By Jim Schutze
By Rachel Watts
By Lauren Drewes Daniels
By Anna Merlan
By Lee Escobedo
By Alice Laussade
By Scott Reitz
Julian Casablancas, the 21-year-old man who fronts the hotly tipped New York City band the Strokes, has a knack for distilling his essence down to a line or two in really great songs full of the Velvet Underground's primeval four-four thud, Television's wiry guitar chatter and his own gloriously defiant self-regard. "Work hard and say it's easy," he sneers on "The Modern Age," the irresistible A-side of the band's extraordinary debut single. Meaning? That conflating everything NYC rock and roll has signified in the past three decades--primeval four-four thud, wiry guitar chatter, gloriously defiant self-regard--is a dirty job, but not anyone can do it.
By the sound of their brilliantly effortless-sounding art-/garage-rock, that's the Zen koan the Strokes are chasing down Manhattan's most glamourously seedy streets. It isn't supposed to work: This kind of scruffy, four-, maybe five-chord rock, and especially the attitude it radiates, is always bubbling under (and occasionally over) somewhere in New York--remember Jonathan Fire*Eater? But the five guys in the Strokes, all private-school alums from tony neighborhoods where scruffy is a quirk, sound like they were born to do it. "The Modern Age" features Casablancas swaggering all over everybody, threatening to take down the place if guitarist Nick Valensi doesn't rip out another killer power chord from nowhere (which he does, and which Casablancas does anyway). "Last Nite" is even better, with Valensi taking a wrong turn down a drunken Tin Pan Alley, drummer Fabrizio Moretti bashing away at his Playskool trap set and Casablancas bellowing like Jim Morrison if he'd ever kept his shirt on. They close out the disc with "Barely Legal," and though it barely misses being too long by a verse, it makes short work of the space between the Psychedelic Furs and the Stooges. In a good way. Three songs aren't much, but these three are.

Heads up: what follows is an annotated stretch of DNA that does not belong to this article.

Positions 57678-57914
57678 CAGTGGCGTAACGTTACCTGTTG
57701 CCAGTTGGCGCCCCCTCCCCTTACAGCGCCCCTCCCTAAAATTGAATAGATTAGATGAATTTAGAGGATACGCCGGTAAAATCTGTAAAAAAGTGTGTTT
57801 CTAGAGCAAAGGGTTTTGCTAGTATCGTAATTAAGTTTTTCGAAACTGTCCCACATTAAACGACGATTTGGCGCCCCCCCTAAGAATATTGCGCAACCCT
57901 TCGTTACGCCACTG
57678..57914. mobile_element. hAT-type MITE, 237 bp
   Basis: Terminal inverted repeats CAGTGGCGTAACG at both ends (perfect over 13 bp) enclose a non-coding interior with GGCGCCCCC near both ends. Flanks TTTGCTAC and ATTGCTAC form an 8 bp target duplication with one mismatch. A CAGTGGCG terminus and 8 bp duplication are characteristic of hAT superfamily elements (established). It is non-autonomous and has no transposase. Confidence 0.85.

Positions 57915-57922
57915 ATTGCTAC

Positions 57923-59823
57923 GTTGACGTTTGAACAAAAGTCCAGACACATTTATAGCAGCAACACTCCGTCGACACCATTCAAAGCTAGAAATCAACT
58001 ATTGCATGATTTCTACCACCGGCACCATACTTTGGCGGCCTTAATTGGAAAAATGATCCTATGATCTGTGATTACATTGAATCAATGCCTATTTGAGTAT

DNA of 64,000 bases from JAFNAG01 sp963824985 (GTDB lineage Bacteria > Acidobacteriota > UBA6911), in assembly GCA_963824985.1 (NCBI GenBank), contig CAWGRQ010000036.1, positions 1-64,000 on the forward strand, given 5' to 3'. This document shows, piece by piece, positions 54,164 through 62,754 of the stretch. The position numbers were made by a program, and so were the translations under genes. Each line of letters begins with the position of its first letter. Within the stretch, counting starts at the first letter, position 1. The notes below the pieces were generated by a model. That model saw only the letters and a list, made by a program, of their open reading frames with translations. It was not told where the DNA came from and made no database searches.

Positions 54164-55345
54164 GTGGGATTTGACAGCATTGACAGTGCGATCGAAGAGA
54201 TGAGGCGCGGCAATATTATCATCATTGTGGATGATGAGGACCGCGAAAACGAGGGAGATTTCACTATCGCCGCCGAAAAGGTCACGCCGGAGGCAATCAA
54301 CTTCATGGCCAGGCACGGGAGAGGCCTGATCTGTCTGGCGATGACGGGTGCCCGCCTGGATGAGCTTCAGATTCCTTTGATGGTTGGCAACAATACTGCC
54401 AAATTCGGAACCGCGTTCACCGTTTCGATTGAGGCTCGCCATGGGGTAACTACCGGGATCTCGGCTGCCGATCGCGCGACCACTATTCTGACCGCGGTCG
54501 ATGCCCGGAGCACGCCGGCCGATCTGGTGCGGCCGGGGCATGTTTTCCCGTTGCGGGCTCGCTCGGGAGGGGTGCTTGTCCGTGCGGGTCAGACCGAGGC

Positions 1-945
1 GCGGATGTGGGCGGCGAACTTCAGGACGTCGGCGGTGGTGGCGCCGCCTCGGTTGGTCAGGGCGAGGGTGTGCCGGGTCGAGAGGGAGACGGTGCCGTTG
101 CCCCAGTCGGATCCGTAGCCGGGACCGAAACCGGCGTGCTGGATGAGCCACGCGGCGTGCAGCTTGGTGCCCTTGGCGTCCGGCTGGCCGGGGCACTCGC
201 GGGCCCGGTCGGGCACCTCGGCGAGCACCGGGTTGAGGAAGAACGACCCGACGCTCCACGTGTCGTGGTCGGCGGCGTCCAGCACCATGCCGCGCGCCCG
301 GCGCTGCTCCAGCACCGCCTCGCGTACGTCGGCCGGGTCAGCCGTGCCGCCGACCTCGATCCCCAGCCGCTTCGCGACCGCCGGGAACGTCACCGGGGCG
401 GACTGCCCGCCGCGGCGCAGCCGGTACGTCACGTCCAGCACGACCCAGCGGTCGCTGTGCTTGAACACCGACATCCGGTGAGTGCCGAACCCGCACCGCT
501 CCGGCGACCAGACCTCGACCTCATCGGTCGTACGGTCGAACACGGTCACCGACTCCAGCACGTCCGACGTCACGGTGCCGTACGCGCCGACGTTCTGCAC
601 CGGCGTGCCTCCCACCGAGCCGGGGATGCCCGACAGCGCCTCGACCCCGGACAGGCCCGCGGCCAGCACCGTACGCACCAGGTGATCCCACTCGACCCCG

Around the corner, the Walkmen are trying to write a couple of their own. A few of them have tried before--remember Jonathan Fire*Eater? Walter Martin, Paul Maroon and Matt Barrick, the Fire*Eaters no one cared about because of Stewart Lupton, the 21-year-old man who fronted that hotly tipped New York City band, are still convinced the not-as-effortless-sounding art-/garage-rock they made last time around's good to go. Their self-titled debut EP shows they're at least half right: The guitars sizzle like grimy steam, the drums do the bumpy-subway thing, the keys provide appropriate ambience. But as with Jonathan Fire*Eater, the four cuts here are more extended vamps than songs, indicating but not reacting to their considerable milieu. In New York that may be enough--doing songs costs precious rehearsal-space hours--but the Walkmen's buddies in the Strokes suggest it's still a train worth chasing.
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